Millions Of People Don Scrubs For Health Care’s Many Middle Class Jobs
In 1980, 1.4 million jobs in health care paid a middle class wage: $40,000 to $80,000 a year in today’s money. Now, the figure is 4.5 million, according to The New York Times. But for home health care workers, wages still lag, USA Today reports.
The New York Times:
Health Care Opens Stable Career Path, Taken Mainly By Women
The daughter of a teacher’s aide and a gas station manager, Ms. Waugh, like many other hard-working and often overlooked Americans, has secured a spot in a profoundly transformed middle class. While the group continues to include large numbers of people sitting at desks, far fewer middle-income workers of the 21st century are donning overalls. Instead, reflecting the biggest change in recent years, millions more are in scrubs. ... In 1980, 1.4 million jobs in health care paid a middle class wage: $40,000 to $80,000 a year in today’s money. Now, the figure is 4.5 million. The pay of registered nurses — now the third-largest middle-income occupation and one that continues to be overwhelmingly female — has risen strongly along with the increasing demands of the job. The median salary of $61,000 a year in 2012 was 55 percent greater, adjusted for inflation, than three decades earlier. (Searcey, Porter and Gabeloff, 2/22)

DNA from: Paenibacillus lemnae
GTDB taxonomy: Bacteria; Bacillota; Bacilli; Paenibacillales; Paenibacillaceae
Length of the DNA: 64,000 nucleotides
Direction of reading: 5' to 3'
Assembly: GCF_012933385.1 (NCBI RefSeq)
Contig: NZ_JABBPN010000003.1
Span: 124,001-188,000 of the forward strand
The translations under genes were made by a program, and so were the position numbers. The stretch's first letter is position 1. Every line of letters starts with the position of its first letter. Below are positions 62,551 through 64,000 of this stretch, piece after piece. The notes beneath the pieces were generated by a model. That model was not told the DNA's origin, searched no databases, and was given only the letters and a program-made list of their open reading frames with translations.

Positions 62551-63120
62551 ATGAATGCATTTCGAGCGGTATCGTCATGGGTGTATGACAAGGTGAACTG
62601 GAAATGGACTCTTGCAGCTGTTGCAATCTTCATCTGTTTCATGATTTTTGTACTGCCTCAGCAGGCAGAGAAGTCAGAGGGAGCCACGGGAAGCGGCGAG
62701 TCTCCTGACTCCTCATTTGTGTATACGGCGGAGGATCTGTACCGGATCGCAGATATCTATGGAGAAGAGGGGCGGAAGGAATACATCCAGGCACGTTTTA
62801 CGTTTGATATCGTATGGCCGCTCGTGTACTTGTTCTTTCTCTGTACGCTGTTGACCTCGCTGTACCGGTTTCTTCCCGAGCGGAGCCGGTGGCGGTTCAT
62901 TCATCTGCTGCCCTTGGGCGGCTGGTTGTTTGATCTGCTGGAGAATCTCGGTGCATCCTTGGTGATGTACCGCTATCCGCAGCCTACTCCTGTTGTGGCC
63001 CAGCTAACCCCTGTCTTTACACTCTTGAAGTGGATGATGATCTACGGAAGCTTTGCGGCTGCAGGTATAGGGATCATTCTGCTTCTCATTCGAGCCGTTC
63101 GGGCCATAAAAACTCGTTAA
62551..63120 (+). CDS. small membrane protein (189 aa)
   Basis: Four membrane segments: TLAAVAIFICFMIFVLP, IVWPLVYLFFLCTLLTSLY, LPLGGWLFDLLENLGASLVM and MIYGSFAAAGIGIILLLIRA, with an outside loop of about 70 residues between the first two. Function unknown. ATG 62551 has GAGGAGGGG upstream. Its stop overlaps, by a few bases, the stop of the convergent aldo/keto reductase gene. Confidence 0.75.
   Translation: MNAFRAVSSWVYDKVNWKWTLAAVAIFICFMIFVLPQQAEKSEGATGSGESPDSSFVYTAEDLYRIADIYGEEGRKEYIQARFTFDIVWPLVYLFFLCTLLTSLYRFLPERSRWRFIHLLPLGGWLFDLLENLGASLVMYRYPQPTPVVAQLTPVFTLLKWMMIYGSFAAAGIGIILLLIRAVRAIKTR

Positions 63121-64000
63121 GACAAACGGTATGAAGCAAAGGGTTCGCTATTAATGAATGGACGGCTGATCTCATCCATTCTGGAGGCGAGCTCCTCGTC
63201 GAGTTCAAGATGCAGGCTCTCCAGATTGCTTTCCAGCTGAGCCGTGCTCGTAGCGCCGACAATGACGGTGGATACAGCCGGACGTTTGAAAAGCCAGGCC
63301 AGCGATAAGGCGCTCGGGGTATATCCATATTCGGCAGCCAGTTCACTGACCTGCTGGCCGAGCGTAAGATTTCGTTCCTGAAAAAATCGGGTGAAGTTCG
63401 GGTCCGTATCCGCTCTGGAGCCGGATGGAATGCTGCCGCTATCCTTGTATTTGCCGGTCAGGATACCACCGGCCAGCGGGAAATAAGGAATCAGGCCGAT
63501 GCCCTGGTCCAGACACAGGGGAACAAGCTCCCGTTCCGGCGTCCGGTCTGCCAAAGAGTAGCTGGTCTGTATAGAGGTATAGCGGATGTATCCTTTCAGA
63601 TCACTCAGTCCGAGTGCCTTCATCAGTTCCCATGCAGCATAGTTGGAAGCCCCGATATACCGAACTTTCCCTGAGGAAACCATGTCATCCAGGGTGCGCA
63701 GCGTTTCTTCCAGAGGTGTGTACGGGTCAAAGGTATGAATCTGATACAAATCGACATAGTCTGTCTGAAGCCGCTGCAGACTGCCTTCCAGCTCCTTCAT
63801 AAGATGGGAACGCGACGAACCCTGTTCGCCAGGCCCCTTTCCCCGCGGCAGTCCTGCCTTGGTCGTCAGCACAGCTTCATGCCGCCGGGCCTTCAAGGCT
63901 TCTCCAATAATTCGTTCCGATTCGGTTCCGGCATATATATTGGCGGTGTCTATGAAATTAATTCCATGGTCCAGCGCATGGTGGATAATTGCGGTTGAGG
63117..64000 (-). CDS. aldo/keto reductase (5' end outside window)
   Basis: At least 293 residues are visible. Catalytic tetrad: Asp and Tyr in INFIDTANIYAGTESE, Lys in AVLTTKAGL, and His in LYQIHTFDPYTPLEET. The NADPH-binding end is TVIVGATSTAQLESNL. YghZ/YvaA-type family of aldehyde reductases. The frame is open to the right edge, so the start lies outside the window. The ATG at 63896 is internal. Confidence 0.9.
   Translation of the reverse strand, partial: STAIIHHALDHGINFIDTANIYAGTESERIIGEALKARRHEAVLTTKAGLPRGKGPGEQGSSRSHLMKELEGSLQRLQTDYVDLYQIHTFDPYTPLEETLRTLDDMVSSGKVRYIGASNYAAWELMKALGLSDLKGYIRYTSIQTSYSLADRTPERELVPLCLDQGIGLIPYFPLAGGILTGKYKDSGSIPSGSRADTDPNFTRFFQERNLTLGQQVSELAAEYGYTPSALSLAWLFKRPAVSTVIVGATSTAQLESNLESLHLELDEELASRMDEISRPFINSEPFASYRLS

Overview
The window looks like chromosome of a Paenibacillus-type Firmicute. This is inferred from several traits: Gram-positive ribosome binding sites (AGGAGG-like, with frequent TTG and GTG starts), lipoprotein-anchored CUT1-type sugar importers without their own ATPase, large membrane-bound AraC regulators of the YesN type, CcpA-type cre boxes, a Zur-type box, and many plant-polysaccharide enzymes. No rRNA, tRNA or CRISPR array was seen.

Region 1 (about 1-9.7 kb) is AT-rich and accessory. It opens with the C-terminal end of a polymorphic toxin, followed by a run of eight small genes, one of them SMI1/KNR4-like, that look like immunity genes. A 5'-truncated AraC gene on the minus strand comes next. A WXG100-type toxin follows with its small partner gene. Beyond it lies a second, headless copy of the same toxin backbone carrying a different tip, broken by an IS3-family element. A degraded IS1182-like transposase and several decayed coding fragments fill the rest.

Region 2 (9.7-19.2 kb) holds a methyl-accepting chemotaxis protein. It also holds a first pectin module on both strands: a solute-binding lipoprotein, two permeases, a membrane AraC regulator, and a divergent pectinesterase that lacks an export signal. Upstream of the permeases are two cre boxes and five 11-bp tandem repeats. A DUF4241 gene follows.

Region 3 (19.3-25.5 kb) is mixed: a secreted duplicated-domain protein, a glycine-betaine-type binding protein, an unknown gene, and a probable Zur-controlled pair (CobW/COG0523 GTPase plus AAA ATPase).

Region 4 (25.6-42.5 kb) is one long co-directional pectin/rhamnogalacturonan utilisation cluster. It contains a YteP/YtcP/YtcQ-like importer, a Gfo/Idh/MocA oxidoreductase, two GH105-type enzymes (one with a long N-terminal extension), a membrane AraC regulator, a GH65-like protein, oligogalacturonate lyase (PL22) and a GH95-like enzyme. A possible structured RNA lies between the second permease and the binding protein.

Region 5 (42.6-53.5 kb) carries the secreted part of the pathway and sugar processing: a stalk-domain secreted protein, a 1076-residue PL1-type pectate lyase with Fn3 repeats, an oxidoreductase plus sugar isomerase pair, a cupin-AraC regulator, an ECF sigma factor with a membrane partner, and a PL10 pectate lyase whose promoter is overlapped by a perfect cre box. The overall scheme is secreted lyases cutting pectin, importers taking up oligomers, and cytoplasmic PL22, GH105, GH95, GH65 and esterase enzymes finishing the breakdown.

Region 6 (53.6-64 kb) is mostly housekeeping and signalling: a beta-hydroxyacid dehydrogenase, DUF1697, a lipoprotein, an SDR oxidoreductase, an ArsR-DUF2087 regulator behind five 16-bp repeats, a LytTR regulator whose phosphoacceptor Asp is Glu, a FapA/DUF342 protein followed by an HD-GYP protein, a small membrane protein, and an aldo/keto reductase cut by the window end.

Home Care Workers Rally For Higher Wages
Home care workers are joining a nationwide movement to raise the wages of low-paid Americans with meetings and rallies in more than 20 cities the next two weeks. The campaign, which kicks off Monday in Carson City, Nev., was inspired by fast food and retail worker protests the past two years that helped spark minimum wage hikes in many states and prompted Walmart to boost its pay floor last week. Home care aides joined some of those rallies, but this is their first independent push. (Davidson, 2/22)